So, let’s look at it from our own perspective: what type of person would we take note of and why? This is important because if we wish to position ourselves as someone whom others would recommend (perhaps using our own business blog as a focal point) then these are the type of characteristics that we should be looking to demonstrate.

So what is it that makes a super-advocate super when it come to helping our business?

  • Good level of Contacts – ideally both in terms of quality and quantity

  • Recommended either by someone you trust or a number of different people

  • Very active in the right circles, markets or areas

  • The right sphere and level of influence

  • Trusted and Respected

  • Outgoing and communicative

As an example, think of someone like Martin Lewis who runs the Money Saving Expert site and blog – well respected, listened to and widely used as a reliable source of information and, generally, when we hear that something comes from him then our reaction is that “it must be true”. He has reached a point where he has a reputation which puts him is a special category of trust in many people’s eyes.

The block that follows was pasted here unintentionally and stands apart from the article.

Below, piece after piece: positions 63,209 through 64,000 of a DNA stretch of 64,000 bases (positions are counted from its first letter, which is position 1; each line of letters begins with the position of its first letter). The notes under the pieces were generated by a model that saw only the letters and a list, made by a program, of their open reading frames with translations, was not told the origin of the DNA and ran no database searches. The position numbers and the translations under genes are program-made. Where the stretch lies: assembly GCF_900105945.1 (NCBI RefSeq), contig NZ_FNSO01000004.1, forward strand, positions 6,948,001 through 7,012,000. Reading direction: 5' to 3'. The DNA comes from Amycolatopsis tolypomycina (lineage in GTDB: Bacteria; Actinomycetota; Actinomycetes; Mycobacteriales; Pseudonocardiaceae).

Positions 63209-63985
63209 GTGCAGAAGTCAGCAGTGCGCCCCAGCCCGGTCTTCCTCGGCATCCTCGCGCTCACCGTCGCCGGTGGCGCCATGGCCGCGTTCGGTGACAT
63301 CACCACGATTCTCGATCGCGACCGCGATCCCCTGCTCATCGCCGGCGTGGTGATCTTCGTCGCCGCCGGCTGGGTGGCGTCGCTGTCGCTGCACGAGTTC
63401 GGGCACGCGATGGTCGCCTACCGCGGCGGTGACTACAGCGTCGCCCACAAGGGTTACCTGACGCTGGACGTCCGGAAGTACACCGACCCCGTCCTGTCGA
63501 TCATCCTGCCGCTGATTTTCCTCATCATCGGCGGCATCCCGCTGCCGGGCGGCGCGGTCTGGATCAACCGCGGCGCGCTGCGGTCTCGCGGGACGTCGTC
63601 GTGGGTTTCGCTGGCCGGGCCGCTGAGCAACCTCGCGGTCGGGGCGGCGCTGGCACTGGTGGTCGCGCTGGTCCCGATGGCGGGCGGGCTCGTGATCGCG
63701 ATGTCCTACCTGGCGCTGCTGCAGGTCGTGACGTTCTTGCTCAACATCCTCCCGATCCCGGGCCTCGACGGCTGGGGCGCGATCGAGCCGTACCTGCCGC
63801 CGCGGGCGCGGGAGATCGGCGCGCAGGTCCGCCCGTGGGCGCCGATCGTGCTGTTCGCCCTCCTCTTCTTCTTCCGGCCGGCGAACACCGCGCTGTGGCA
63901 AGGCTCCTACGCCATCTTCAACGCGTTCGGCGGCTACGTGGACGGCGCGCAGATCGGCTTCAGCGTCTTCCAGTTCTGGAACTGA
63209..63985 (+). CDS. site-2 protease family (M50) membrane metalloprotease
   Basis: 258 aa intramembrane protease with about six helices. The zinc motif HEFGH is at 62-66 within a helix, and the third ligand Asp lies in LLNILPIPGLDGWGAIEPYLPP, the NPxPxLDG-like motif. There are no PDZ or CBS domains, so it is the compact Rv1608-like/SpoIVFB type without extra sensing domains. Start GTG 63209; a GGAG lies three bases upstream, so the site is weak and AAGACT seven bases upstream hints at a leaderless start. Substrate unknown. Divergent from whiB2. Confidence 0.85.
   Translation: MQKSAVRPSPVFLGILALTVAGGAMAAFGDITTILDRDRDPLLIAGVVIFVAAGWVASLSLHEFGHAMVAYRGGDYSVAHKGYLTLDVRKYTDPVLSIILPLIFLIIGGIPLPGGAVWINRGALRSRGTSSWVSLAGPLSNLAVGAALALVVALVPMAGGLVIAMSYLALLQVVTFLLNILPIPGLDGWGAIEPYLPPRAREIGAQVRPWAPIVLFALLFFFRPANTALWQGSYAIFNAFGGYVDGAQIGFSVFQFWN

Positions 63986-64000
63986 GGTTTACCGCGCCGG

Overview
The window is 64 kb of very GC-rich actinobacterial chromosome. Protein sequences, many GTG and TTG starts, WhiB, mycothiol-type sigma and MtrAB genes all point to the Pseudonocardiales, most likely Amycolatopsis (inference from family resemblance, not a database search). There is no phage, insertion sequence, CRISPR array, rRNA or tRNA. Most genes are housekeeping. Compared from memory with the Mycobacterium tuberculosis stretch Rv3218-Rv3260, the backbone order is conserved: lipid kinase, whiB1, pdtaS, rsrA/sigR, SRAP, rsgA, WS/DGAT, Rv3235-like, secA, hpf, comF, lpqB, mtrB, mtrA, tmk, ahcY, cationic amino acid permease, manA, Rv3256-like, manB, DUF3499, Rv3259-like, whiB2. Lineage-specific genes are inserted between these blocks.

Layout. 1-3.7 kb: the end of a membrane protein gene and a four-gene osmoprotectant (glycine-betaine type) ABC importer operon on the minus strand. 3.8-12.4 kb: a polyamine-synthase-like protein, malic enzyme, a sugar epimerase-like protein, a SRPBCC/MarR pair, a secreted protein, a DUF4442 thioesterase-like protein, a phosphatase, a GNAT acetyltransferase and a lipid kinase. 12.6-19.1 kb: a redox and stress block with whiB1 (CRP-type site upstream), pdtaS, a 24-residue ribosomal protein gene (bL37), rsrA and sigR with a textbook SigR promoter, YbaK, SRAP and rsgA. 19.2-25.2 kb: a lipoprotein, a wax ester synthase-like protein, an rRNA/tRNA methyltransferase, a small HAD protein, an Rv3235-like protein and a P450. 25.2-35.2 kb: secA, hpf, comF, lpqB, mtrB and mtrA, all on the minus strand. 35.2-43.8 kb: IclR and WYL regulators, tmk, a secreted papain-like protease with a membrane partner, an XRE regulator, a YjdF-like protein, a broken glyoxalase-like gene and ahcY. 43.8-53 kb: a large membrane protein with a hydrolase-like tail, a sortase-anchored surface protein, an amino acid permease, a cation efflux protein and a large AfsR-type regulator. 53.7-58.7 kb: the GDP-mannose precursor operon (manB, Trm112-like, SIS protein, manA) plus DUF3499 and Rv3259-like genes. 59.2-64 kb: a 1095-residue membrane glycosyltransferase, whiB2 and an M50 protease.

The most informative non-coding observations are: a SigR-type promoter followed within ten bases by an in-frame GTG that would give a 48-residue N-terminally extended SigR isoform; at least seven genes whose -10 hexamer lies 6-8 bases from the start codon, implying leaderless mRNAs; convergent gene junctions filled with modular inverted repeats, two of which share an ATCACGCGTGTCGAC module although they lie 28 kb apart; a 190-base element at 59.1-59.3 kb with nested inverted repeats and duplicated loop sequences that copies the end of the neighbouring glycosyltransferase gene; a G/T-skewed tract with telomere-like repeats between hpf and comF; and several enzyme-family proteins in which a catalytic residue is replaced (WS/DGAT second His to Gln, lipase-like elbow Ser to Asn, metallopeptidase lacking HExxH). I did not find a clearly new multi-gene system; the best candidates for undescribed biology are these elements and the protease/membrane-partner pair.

If you want to call him a type of “Super Advocate” through the use of his blog and his website, then so be it. But, whatever you call him, he has an enviable position in his field and one we should be trying to emulate in our own areas of expertise.

So, next time you read about “Super Advocates” (and once youve stopped smirking to yourself), do remember that there are these types of Connectors in all areas of life so think of 3 people who could be influential figures for your business and get in touch with them. At the same time, work at developing your own reputation through your blog or whichever other medium you feel can offer the same coverage and visibility. If all goes well, you’ll soon be there wearing your underpants on outside of your trousers too! ** smirk **

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Start or set up a blog: Key question 1This is part of a 3 part mini-series looking at the planning phase of setting up and starting your business blog.

Each post will focus on one of the 3 key questions that you should have clear answers for as you set up your blog before you start to write it.

Question 1:
What you do want to do with your blog?